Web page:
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Parenting Wisely

Ages 6-18

Rating: Level 3


Parenting Wisely (PW) is a self-administered, computer-based program that teaches parents and their children important skills to enhance relationships and decrease conflict through behavior management and support. The program is designed to enhance child adjustment and has the potential to reduce delinquency, substance abuse, and involvement with the juvenile justice system. In addition, it seeks to improve problem-solving, parent–school communication, school attendance, and grades while reducing disciplinary infractions.

The program uses an interactive CD–ROM in which parents view video scenes of common family problems. The program instructs parents in effective parenting skills through the use of demonstration, quizzing, repetition, rehearsal, recognition, and feedback for correct and incorrect answers. For instance, for each problem, parents choose one of several solutions, only one of which is an effective and adaptive method of dealing with the problem. After choosing a solution, a parent sees the chosen solution acted out in the video. The parent then receives feedback through an on-screen question-and-answer format that explains any problems associated with the selected solution as well as why the common mistakes in parenting portrayed in the incorrect solutions lead to difficulties. If the correct solution is chosen, the parent receives feedback on specific skills used in that situation that made it effective. Finally, several review questions follow the feedback to further reinforce the skills. After completing the review questions, the parent moves to the next problem. The video program covers communication skills, problem-solving skills, speaking respectfully, assertive discipline, reinforcement, chore compliance, homework compliance, supervision of children hanging out with peers who are a bad influence, stepfamily problems, single-parent issues, and violence. The program is administered in one to three sessions in 2 to 2½ hours, depending on the amount of discussion in which users engage. Parents using the program also receive a workbook for future reference that outlines all problems and solutions included in the program.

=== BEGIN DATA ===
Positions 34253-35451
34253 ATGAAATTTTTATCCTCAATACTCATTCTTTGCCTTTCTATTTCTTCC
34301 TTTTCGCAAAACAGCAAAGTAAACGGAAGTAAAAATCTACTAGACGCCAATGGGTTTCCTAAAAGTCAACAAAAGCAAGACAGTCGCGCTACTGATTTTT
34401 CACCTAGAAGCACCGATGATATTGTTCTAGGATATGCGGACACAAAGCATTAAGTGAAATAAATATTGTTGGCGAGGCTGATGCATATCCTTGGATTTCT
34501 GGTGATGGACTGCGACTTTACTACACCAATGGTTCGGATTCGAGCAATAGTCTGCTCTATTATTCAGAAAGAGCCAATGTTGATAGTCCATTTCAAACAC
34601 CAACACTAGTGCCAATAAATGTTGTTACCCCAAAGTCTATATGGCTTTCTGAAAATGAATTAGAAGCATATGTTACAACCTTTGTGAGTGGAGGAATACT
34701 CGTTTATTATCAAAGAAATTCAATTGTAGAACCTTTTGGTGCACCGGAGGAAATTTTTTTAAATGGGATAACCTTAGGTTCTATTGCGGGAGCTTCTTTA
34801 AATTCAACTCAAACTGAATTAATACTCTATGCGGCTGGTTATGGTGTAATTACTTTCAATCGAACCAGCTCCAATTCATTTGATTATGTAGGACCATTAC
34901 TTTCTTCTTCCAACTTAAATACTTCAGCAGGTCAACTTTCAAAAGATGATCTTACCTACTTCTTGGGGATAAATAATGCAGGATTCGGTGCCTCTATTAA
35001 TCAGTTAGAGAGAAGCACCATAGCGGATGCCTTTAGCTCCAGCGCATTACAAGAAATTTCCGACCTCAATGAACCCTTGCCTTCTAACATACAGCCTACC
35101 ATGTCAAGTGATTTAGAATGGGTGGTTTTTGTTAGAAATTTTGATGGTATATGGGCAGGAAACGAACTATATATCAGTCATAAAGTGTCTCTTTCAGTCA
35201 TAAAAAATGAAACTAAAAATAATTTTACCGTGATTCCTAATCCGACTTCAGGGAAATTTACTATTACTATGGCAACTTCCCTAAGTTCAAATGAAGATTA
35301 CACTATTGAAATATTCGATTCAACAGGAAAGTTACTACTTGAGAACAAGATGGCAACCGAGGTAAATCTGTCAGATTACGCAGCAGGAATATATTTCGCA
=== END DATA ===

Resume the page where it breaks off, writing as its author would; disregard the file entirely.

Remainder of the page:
The target population is families with parents who do not usually seek or complete mental health or parent education treatment for children’s problem behaviors. Single-parent families and stepfamilies with children who exhibit behavior problems constitute most of the families targeted. PW has been tested with families in rural and urban areas and is equally appealing to African-American, Hispanic/Latino, and white families.


Numerous studies were conducted to assess the effectiveness of PW, using a variety of different methods, including random assignment. Evaluations were conducted in juvenile detention, child protective services, health and mental health centers, probation departments, schools, and families’ homes. Represented among these studies were some 990 families of white (including Appalachian), African-American, Hispanic/Latino, Asian, and Portuguese origin and primarily from lower income homes.

One of the most comprehensive studies was conducted in Ohio, using an experimental design in which eight classes of pregnant or parenting adolescents were randomly assigned to either the control (29 students) or experimental (22 students) group. Most of the subjects were female and white. The average age of the total sample was 16.9 years, with a mean of 11 years of education. Twenty-three of the students were pregnant with their first child, and 39 already had at least one other child. Most students were single, living with their parents, and reported a mean family income of $15,000 to $20,000. The only significant difference between the two groups was age; students in the control group were older than students in the intervention group (17.2 to 16.6). The measures used in the study included a parenting knowledge test, parental attitudes questionnaire, and a supplementary questionnaire.